[Editor’s Note: This review may contain spoilers]
Writer: Phillip Kennedy Johnson
Art: Amancay Nahuelpan
Colors: Trish Mulvihill
Letters: Gabriela Downie
The story opens with Batman falling towards an airplane that is flying through the sky. We get an inkling of what’s going on from Batman’s interior monologue, he knows the people of Gotham City have put their trust in him and he knows he cannot let them down.
The scene then shifts back an hour and we learn that Zsasz has recently killed a man and his wife is now running for Senate with a platform of “Unmask the Bat.” Mrs. Carson believes that Batman has created his enemies with a love of violence that sends the message, “come play with me.” She holds Batman responsible for the death of her husband.
The scene switches again, and it’s clear that the airplane Batman is falling towards is the Mrs. Carson’s and Zsasz is aboard about to kill her and her son, Jordan. Batman swoops in and though saving Mrs. Carson and her son, he doesn’t save everyone on the plane.
Nahuelpan’s layouts, staging and execution of the falling and air sequences are quite effective and enjoyable. Nahuelpan also communicates the intensity and determination in Batman’s figure. It’s notable that the story itself is more than just a classic rescue. The midair rescue is quite exciting and innovative for Batman, but the backstory for Mrs. Carson creates an even more interesting and complex situation. Batman isn’t always able to save everyone, but this story addresses the nature of Batman himself and if his existence creates more issues than it solves.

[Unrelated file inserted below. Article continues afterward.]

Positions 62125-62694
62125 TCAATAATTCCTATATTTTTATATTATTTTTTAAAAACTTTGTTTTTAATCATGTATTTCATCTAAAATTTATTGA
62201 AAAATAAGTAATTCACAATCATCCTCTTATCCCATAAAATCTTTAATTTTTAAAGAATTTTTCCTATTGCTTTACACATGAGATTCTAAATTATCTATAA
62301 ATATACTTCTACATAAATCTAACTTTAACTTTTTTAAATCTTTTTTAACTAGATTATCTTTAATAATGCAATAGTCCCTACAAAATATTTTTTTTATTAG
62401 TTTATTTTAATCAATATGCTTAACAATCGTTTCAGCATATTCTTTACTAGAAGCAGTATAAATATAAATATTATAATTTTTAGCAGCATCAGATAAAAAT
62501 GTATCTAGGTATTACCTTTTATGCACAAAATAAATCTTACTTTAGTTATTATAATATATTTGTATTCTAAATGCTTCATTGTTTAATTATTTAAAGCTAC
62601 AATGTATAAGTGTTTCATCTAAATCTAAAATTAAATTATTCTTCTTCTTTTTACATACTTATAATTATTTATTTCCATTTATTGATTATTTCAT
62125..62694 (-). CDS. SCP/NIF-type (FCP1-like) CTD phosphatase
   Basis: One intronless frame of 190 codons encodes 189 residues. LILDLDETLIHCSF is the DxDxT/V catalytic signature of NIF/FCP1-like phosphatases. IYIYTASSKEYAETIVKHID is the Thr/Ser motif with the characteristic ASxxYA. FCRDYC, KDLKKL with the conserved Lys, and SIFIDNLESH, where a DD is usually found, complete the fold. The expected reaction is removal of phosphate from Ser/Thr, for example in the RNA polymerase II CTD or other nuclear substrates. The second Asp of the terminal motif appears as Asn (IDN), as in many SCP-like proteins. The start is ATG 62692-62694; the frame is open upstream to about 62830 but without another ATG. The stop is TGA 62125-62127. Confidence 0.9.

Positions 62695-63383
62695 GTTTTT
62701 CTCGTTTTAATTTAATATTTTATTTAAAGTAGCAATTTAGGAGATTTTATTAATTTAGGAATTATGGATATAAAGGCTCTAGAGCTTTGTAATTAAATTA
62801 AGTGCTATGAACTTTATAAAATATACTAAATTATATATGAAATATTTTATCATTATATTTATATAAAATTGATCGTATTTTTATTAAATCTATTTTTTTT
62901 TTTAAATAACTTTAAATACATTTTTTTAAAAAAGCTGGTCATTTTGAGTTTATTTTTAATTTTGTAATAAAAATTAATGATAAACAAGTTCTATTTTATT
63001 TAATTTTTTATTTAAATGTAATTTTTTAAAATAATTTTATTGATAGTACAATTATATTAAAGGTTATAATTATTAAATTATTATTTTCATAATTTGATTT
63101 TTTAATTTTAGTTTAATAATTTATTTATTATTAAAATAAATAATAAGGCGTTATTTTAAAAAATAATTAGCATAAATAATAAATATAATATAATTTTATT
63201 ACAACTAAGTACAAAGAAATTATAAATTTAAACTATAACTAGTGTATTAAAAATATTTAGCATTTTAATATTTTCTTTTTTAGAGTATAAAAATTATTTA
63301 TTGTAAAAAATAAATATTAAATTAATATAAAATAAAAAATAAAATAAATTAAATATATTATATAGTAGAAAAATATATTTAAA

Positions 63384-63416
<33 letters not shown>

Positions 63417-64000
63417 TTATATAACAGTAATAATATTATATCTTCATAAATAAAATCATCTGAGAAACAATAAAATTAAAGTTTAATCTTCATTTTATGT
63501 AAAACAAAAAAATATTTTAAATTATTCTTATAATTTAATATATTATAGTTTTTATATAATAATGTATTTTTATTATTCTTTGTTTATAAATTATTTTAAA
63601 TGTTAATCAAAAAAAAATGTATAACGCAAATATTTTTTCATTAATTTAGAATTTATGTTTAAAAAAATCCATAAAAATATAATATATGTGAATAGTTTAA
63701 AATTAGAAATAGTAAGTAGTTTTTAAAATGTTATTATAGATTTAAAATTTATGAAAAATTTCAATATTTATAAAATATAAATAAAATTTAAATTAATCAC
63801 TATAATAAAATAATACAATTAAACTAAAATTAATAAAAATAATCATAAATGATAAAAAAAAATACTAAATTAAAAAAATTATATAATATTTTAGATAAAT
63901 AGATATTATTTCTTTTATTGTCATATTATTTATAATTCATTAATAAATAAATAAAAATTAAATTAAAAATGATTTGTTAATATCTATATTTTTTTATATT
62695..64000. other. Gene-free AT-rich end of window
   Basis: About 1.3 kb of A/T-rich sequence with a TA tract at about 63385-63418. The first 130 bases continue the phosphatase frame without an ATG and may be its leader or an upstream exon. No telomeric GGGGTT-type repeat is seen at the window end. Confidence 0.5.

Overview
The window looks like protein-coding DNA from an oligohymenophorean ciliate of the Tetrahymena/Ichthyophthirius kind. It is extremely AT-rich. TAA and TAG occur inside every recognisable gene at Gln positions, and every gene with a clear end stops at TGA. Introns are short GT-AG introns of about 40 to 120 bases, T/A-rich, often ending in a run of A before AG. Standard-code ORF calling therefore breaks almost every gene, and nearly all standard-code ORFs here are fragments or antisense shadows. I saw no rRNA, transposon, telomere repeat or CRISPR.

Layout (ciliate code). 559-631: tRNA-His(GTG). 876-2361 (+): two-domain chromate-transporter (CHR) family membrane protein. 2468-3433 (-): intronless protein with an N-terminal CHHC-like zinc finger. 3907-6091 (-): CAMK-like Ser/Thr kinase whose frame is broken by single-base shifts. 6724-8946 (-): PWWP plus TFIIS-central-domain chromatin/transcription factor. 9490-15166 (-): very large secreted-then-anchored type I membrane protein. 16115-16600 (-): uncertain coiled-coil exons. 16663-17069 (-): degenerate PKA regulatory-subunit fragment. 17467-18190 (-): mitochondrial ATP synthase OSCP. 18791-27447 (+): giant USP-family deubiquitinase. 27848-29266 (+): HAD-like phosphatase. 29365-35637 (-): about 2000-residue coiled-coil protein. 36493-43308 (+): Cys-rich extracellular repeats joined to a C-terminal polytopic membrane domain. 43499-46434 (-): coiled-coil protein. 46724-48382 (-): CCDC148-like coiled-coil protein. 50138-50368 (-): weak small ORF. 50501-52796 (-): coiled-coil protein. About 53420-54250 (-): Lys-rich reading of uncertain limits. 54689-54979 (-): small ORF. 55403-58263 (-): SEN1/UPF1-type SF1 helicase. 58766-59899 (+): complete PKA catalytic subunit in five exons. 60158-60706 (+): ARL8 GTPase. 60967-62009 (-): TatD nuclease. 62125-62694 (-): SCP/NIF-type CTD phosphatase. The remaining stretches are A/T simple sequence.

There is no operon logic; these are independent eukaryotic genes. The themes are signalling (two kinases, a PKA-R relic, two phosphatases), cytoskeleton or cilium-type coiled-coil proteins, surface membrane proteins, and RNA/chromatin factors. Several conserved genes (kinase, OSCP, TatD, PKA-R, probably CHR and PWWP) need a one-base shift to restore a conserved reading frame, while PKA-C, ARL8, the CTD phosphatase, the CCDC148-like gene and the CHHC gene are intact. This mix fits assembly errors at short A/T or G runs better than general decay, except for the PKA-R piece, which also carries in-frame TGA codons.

Finally, Bruce’s inner monologue at the end of the tale compares a leap he took on his last night of training with his method of rescue of Carson and her son. Again, this shows something of Batman’s character and demonstrates that this one-off tale is deeper than the average one-off tale.
There really aren’t any obvious negatives here. There is of course the open ended “unmask the bat” legislation that could be an interesting storyline at a future time, but it’s interesting enough to want to see it addressed quickly.
This is a great one-off Batman tale that is reminiscent of stories from years gone by when comics were not always involved in multi-part stories. This story tells a meaningful story that not only attempts to look at the bigger picture of Batman’s affect on Gotham, but also the content of his character.